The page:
Newspaper Page Text
Mining fW Journal.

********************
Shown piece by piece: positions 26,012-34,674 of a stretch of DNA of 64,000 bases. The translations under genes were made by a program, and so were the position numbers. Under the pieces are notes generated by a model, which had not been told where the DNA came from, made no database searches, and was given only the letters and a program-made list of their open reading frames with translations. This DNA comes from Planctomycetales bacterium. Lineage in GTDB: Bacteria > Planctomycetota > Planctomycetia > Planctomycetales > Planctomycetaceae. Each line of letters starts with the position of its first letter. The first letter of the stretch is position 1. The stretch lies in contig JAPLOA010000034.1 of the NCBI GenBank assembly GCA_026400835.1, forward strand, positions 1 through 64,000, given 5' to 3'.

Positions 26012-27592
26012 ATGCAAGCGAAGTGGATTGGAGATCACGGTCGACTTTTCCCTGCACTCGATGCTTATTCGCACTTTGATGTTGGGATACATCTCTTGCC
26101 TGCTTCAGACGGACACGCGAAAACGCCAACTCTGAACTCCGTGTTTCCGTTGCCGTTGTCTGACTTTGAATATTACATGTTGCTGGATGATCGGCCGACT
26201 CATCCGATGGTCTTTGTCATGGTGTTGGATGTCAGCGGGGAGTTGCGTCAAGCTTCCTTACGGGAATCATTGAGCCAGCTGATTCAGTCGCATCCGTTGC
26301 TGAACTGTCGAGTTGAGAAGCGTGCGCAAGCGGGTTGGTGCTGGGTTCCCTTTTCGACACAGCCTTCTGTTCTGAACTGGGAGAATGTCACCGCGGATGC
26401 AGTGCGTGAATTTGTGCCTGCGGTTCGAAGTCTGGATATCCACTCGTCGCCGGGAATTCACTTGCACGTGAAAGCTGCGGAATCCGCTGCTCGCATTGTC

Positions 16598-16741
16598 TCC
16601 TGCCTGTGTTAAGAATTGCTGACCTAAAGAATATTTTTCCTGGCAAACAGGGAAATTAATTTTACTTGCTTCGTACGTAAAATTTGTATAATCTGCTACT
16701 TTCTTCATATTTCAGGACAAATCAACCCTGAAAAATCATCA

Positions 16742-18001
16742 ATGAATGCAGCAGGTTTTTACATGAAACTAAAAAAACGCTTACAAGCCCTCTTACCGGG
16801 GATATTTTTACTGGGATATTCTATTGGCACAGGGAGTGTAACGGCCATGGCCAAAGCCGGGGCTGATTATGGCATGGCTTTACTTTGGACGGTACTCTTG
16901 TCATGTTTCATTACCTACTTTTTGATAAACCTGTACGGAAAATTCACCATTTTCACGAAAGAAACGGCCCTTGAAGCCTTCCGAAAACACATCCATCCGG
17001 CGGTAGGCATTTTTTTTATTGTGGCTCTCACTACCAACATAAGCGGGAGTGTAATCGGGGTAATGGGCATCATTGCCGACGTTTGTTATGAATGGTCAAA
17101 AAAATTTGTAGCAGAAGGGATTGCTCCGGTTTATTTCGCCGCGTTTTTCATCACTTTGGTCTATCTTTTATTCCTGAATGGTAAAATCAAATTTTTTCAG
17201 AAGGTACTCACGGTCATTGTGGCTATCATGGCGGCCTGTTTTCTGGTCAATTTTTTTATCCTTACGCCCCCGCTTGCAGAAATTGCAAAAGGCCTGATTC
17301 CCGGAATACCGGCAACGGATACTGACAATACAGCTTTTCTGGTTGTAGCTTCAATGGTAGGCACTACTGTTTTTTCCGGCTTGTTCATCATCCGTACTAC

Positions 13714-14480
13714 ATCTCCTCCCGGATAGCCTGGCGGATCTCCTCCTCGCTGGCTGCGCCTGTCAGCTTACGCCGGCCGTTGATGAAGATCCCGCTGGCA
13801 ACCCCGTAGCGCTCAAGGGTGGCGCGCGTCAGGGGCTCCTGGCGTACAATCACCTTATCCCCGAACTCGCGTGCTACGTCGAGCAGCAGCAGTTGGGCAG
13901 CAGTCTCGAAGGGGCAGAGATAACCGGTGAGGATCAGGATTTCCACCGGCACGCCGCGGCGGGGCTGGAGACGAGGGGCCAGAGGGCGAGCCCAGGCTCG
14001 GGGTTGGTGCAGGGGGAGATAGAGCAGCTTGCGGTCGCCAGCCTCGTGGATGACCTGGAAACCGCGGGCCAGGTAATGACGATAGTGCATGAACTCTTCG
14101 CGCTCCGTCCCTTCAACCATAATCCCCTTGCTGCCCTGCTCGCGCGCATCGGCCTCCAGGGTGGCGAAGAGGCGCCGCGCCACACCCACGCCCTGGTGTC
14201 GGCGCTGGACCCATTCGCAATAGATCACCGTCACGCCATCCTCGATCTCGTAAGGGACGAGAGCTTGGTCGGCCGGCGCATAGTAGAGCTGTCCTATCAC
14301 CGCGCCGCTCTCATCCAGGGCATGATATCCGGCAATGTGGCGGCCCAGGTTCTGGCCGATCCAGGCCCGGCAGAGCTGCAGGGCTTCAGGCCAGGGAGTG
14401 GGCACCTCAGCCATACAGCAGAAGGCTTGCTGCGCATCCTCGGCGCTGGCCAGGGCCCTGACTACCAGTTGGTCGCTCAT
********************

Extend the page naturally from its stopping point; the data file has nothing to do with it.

J. BENSON ODER, Editor. FORTY-FIRST YEAR NO. 3. See the New Arrival FINE FALL SUITS V. AT > I STERN’S. S THE H. B. SH AFFERCO. 8 X Have greatly improved their X <> BSCS!- H JJ “GROWING END OF TOWN” JJ X and call especial attention to the X X New Grocery Department— x ax Very much larger and more convenient— xx X in which to serve you. X A full line of all kinds of Groceries, Flour and Feed— X fresh ground Meal and Mixed Feed—from the daily V xx grind at the chopping mill. XX 0 THE H. B. SHAFFER CO. X HOUSES AND LOTS FOR SALE! Five-Room House Mill Street renting for $ 7.00; price $ 800 Six-Room House.. .Hill Street renting for $10.00; price SI2OO Six-Room House Braddock Street, .renting for $ 8.00; price SIOOO Six-Room House Oak Street renting for $ 7.00; price $ 750 Five-Room House Green Street renting for $ 7.00; price $ 700 Six-Room House McCulloh Street, .renting for $10.00; price SI2OO Five-Room House . . .McCulloh Street, .renting for $ 8.00; price $ 800 Five-Room House McCulloh Street, .renting for $ 8.00; price $ 850 Five-Room House 1. . . .Grant Street renting for $ 6.50; price $ 700 Ten-Room Double House. .McCulloh Street. . renting for $14.00; price SIOOO Among the above are many line bargains at the prices named. For further information appty to — LAWRENCE D. WILLISOHI EXECUTORS . CLAYTON PURNELL 1 THE “ROYAL” CHAIR. The Push - Button Kind " Kish the Button-anil Best" l i / E are showing a good range of nqyrrgjf \XJ elections in these Handsome, ffrTELjjKL V> Roomy, Modern Morris! Chair. _ Chairs In the “Royal” Chair all the com- THC ° u kind tton fort of the Best old-fashioned rod and-rack Morris Chair is combined “Push the Button and Rest” That is all it takes to adjust the mBwIK H Chair back exactly as you want it. & ~|gf fTTi? jp Simply a little pressure on the but- p back. in any comfortable or restful JACOB HAFKR. ! A CLEAN, STRONG, PROGRESSIVE NATIONAL BANK Is an asset of real worth to any community, and the opportu nity to do business with such a Bank should appeal to every good citizen. The Citizens National Bank Is seeking your business. Capital - - - - $50,000.00. Surplus and Profits, $77,014.77. [ The Citizens National Bank of Frostburg. DIRECTORS. D. Armstrong, Howard Hitchins, J. S. Brophy, W. A. Hitchins, Harry B. Colborn, L. D. Willison, Thomas Humberston, Frank Watts. • • aaaaaaaaaaaaaaaaaaaaaaa u aaa iiH aaaaaaa ii a i aaaaaaaaaaaaaaaaaaaaaaaaaaaiia ii aaaaaaaaaaiaaaaaaaaaaaaaaaaaaalaaiaalllaaaaaaaaaaaalaaaaaaaaaaaaaaaaaaaaaalaaaa AN INDEPENDENT NEWSPAPER. FROSTBURG, MI)., SATURDAY, OCTOBER 14, 1911. I WHAT CAN A DEMOCRAT GAIN BY VOTING THE 3 REPUBLICAN TICKET? ~ THINK THIg OVER. § a jj A Good Candidate. For election to the office of Judge of the Orphans’ Court the name of John F. Workman, of District No. 11, Democratic Nominee, is here pre sented. Mr. Workman is one of the com munity’s best citizens—a straightfor ward, honest, unobtrusive man. He is all this by inheritance as well as instinct and habit. There were seven Workmans to whom original grants of land were t JOHN S'. WORKMAN. [ made in this section during the 18th < century—all sturdy farmers and ex l emplary men. One of them was John } F’s ancestor and he lives on land that l once belonged to one of the seven. t “Now and then,” said one of his [ friends the other day, “I believe that i the names of some known here for at least four generations should go on the county roster, and I believe that | now is a good time for the people to remind themselves of what they owe I to American names over 100 years old.” ) Mr. Workman is fitted for the office ) in every way. ) ■■ ) | ) I ; ) i ) I ) H Honestly, with 44 years, save 4 (Lowndes) record In our State, with only one defaulting State Official, is a remarkably good record I for the Democratic Party. Compare this with States who have been solidly Republican for even one-fourth the time. Free of Cost. There are hundreds of trained scien tists employed by the National Gov ernment, whose time is passed in ex amining into problems, sometimes en tirely scientific and related only to the discovery of original facts and the formulation of basic theories, as is done largely by the skilled technolo gists of the Smithsonian Institute, and partly by the magnificent force com manded by Dr. Wiley in the Bureau of Chemistry; and sometimes devoted more entirely to economic researches into the facts of chemistry, geology, etc., laying the groundwork for great practical industrial development, as is done by the Bureau of Soils, the Bureau of Chemistry, the Bureau of Plant Industry, and the Bureaus of Mines, of Fisheries, and of Forestry. Time was, and not so long ago, when people smiled at these governmental ■ activities, but we are beginning to learn that while the scientist may be amusing, he is really doing things, not merely dabbling. Recently attention has been directed to the great Smithsonian Institute, a wonderfxil repository for historic curios from the public view, but in fact far more important than a mere museum —a starting-point for independent scientific research, out of which is coming much of practical value for the industrial development and im provement of our country. Even the purely scientific studies —the looking after truths regardless of their appar ent economic value, is really of the first importance. All of the useful discoveries are based on the truths primarily established by scientific thought and study. The student, especially in botany, zoology, biology, physics, meteorology and scientific geology, will find not only interesting specimens in the Smithsonian, but many booklets and full-grown books are published by the I Institute, which are of the greatest instructive value. Any student who is interested in these subjects, and wishes to have these publications to ! assist him, either in reading or study, may secure them by writing to Con gressman David J. Lewis, at Wash ington, stating the general subjects in which he is interested, and the Congressman will gladly secure such publications for him without cost. To Mollie On the Twelfth Anniversary of Our Wedding—September 27, 1911. Not often in life’s journey, dear, Three events important fall So closely in the calendar That, as one observed, are all. To-day, my love, that treasure blest We will celebrate with joy— My own birth-day, our nuptial feast, And the birth-day of Our Boy. Impressed am I—and thankful, too, For blessings great and rare — For thy confidence, my wife so true, And children fond and fair. ’Tis not always so, alas, with men Who, in the sphere of life, Choose, foolishly, of woman’s kind A frivolous maid for wife. Not so the lot that came to me In you, my Mollie fair; Nor one moment gave you cause to rue, Nor ever caused despair. And so I pledge my love anew— As you will, I’m sure, to me; Each year, please God, we’ll both review Love’s true fidelity. And that though, some say, I “flirt with fate,” And ignore old Father Time; For you are in your prime estate, And I’m well past manhood’s prime. M. A. Chambers. St. Andrew, Florida. The Newer New Style. Last Sunday the children of a Balti more Sunday school sang a hymn which, according to a programme found among the church records, was sung just 91 years before in same church. According to the Frostburg centennial calendar, 91 years is incor rect. Should be 96 years, 5 months and 16 days. Resigns Management. Nelson B. Winter, general manager of the Frostburg Illuminating and Manufacturing Company, has resigned that office in order to take up a more lucrative position in Chicago. Mr. Winter will enter business for himself, having become identified with The General Sales and Stone Con tracting Company, Chicago, dealing in building and decorative stone, granite and marble, and will act as manager of the business. During Mr. Winter’s term as mana ger of the electric light company’s business he has “made good.” Many improvements in the business have been conceived and installed and he leaves the company better equipped than ever to meet its demands. He will be succeeded by Charles H. Leatham, of this place, a young man well versed in the electrical business. Mr. Winter is now making Mr. Leatham familiar with the details of the business, and will remain with the company until his successor is ready to take hold. Meanwhile, he has completed ar rangements to enter his new business in Chicago, and will leave for the west as soon as he is able to wind up his affairs here. His many friends regret to see him leave Frostburg, but wish him the best of fortune in his new undertaking. He is a young gen tleman of high character and, owning fine attainments in both commercial and social prestige, he has before him a bright future. Am Appreciated Endorsement. The Frostburg Journal was forty years old last week, and its veteran editor, J. Benson Oder, says it “will continue its effort to exemplify the Golden Rule—to do for the community all that it would have the community do for the Journal.” We hope the expectations of the Journal will be realized as to the community. We know the Journal will do its part. — Piedmont (W. Va.) Herald. Brevities. A town over in West Virginia con templates setting a noble example to the rest of the country by sending its only Chinese laundryman back to his own country as a missionary. | ATHLETIC CANDIDATES j Fop State Comp- Fop Attorney Gen- J Fop Governor troller. eral. \ r GORMAN—The HARRINGTON— POE—Oneofthe # r Baseball Player. The leader In gen- famous "Pigskin” f eral sports at St. Poe Brothers, who (P p John’s College. added ’ustre to p Princeton Unlver- A a sity in Its football ' £ J matches. \ | All finished manly products of enthusiastic, athletic boys. 1881 1911 1 | THIRTY YEARS AGO. f j The Items Below Were Current During % Week Ending October 22, 1881. L. P. Wolfe announced the opening of a night school for teaching tele graphy. Daniel Davis died at Borden Shaft Sunday, October 16, 1881, in the 69th year of his age. He was a native of Wales, but had been here about 30 years. Left six children. Under the pastorate of Rev. Frank G. Porter a new Methodist Church at Rawlings had been completed. Some trouble over principalship of the Frostburg Public School. Mean while, Thomas Hill, vice-principal, was in charge. Much satisfaction was expressed over the assured fact that Frostburg, Pompey Smash, Louaconing and Cumberland would soon be united un der one telephone system. Owing to a sudden and painful ill ness, Hon. George A. Pearre was un able to open the October term of the Circuit Court. William Broderick announced him self an independent candidate for the the State Senate. A. C. Gross, independent candidate for Sheriff, withdrew in favor of J. W. Shuck, republican-committee nomi nee. Dr. C. C. Jacobs, Arnettsville, West Va., located in Frostburg for the prac- 'T S I fi! ■U F: i Don’t it make you laugh to hear the Republicans talk about the | Wilson Ballot Law, when they will run Bob Tail Tickets in very many | of the Counties, with the hope of saving their State Candidates —Golds- | borough, Cunningham and Soper? But they are doomed to defeat. Story Founded on Fact. There was a row among Frostburg musicians several evenings ago, start ing with the mellifluous word, “cen tennial.” Reserving names and suppressing the emotional, one dared another to at tempt a definition of the word. “All right, I know well enough,” re sponded the dared; “in fact, I know better than you know what a quartette is.” “A quartette is!” angrily explained No. 1; “you should say a quartette are!” “Well, then, what is a quartette are?” asked No. 2. “A quartette are three and a tenor!” explained No. 1 in a manner so con clusive that nothing more could be said. But No. 2 “came back” — “O, I’ve got you now!” “How have you got me now?” asked No. 1. “Why a three and a ten-er are 13— you old centennial you!” And No. 2 had to run for his life. Contributions. The hymn, entitled “Witnesses,” elsewhere printed, was recently com posed by Miss Esser Marshall Hoff man, of Binden, Va., for the Women’s Home Mission Society, Baltimore Con ference, M. E. Church, South, and a copy is in the hands of a Windsor (N. C.) musician for setting to special music. Miss Hoffman writes of it as “an auxiliary hymn,” no doubt to class it with others of similar import which have not had the opportunity to pass the ordeal for admission to a page of the church hymnal. Meanwhile, the Journal believes it enjoys the privilege of furnishing the first typo graphic presentation of the hymn. X j tice of medicine. The Davitt Branch of the Irish Land League passed some stirring resolu t tions of indignation over the arrest of l Charles Stewart Parnell by British f authorities at a meeting in Paul’s 1 Opera House. The paper was signed by John O. Winter, John McCaughan, c jr., Michael Murphy, Michael Duffy l and W. E. Dillon, committee. Harry Robinson bought the fresh f meat store belonging to Lewis Bepler. Miss Naamah Shearer, of Midland, 5 was married in that place Wednesday, October 19, 1881, to Mr. John Beach, 1 of New York. > The Knights of Honor--Frostburg 1 Lodge, No. S9O, passed resolutions of ' respect in memorial of Charles Low ensteiu, who died in Grantsville Tues - day, September 27, 1881. Ezekiel Kennedy, wagon-driver for ; Thomas Humberston, was stricken with paralysis while driving about 4 - miles west of town Tuesday, October ; 18, 1881. Speech and mind lost from shock and condition regarded as . critical. J. M. Porter, of Eckhart, had re - covered from a short illness. Mrs. William Wonn and daughter— t Miss Helen, returned from a visit to - relatives in Milwaukee, Wis. Apples. The very neat, novel and extended display of apples in one of the big windows of Shea’s drug store has oc casioned very much comment upon the adaptability of this section to apple culture. Those on display were grown on the farm of Dr. G. L. Lining er, in Pennsylvania, not far from Frostburg. There are twelve varie ties, each fitting one of the months of the year for consecutive use—an inter esting correlation. The trees .upon which these fine apples were grown have never been sprayed nor received any special attention. About a dozen big red apples in one of the Pearce drug store windows, grown in Garrett county, are also beautiful specimens. Uriah Loar, a Dan’s Mountain far mer, here Wednesday, reported hav ing 13 apples, weighing 1% . pounds each, that filled a bushel measure! Mr. and Mrs. J. W. Shea drove to Grantsville last Sunday and saw hun dreds of bushels of apples on trees which showed very few signs of at tention. All of which confirms the conviction that this would be a wonderfully pro lific fruit-garden—if the people would get busy as fruit-gardeners. The Sick. John Kreiling, of Green street, is laid up with injured feet —hurt in the mine some time ago. * Daniel Labor, of Washington street, ill for sometime, continues indisposed. A number of typhoid-fever cases in town. Cannot be accounted for by the doctors. HENRY F. COOK, Manager. WHOLE NUMBER 2,088. OFFICE SUPPLIES The Algonquin File, . . . 25 Cents -\X7TLI, hold HUNDREDS of PAPERS. VV pfAll -kinda of Legal Covers, Clips, Daters, Rubber-Stamps, Staple Machines, Pins, etc. JOHN A. FULTON &■ CO. Books anfl Stationery. Baltimore and Liberty Streets, Feb 11 Cumberland, Md. BALTIMORE & OHIO EXCURSION SUNDAY, OCTOBER 15th Round $2.00 Trip to WASHINGTON. Round $2.50 Trip to BALTIMORE. Special Train leaves Cumber land at 7:00 a. m. Bum Save Your Money BY BUYING YOUR RAILROAD TICKET'S J. H. HETCHINS. A LLinformationconcernmgrates, routes, J_A_ change of cars and time of trains cheer fully furnished. ["March 29 CUMBERLAND & PENNSYLVANIA R. 11 PASSENGER TIME TABLE NO. 8 Til effect 2:00 a. m. Sunday, July 30,1911. All Passenger Trains Daily. 121 125 123 STATIONS 122 124 1261 11 00 330 830 Cumberland 140 1155 150 11 23 353 853 Mt. Savage 115 1130 125 11 45 415 915 FROSTBURG 655 11 10 105 11 56 426 926 C. Junction 645 11 00 655 12 02 432 932 Midland 640 10 55 650 12 12 442 942 Lonaconing 630 10 45 640 12 20 460 950 Barton 621 10 36 631 12 30 500 10 00 Piedmont 610 10 25 620 a.m. p.m. a.m. a.m. a.m. p.m. Accommodation Train leaves Piedmont daily at 1:30 p. m., arriving at Frostburg at 2:15 p. m, Returning leaves Frostburg at 3:00 p. m., ar riving at Piedmont at 3:45 p. m. J. T. ROBERTSON, General Manager. Baltimore & Ohio R.R. LOW RATE-ONE WAY COLONIST FARES T MANY POINTS IN California, Colorado, Alberta, Arizona, Idaho, British Columbia, Mexico, Montana, New Mexico, Wyoming, Nevada, Oregon, Texas, Utah and Wahington. Tickets on sale daily from September 14th to October 14th, 1911, inclusive. For full information call on or address— M. €. CLARKE, Ticket Agent, Cumberland, Md. U No Us I I “Tell it To The Neighbors” 1 I THAT X I C. I. DeLAUTER f If YN AKES a SPECIALTY of I I \ Weaving Carpets, | And will Pay Freight on All ♦ Goods One Way. 1 z „ MEYERSRALE, PA. $ Get Us Dry-Steam Clean and Press Your Coat, Pants and Vest! We do not drive the dirt into the lining of the goods, but force it from the inside out. This process is strictly sanitary. It removes all dirt, raises the nap, renders the garment sterilized like new and not shrink a thread. Eddies’ Coats, Jachels, Shirts, Etc., re ceive special attention. Shall we call for your next package? FROSTBURG STEAM LAUNDRY, A. S. BURTON, Proprietor. [QUfCKLOANS! | From $5.00 Up! | ♦ Anywhere inAllegany County,ld., t X Mineral County, W. Va., and ♦ t ' Bedford County, Pa., T To owners of Furniture and other T I Chattels and to Salaried Em- | t ployees, without security. f X Can be repaid in weekly or T ♦ monthly payments to suit your | X income. ♦ X Prompt, Courteous and Conti- $ Idential Treatment. ♦ People’s Loan Co., j t Room 31, Third Floor, I Third National Bank Buiding, I J. CUMBERLAND, MD. t I CAI.Tj, PHONE or WRITE! I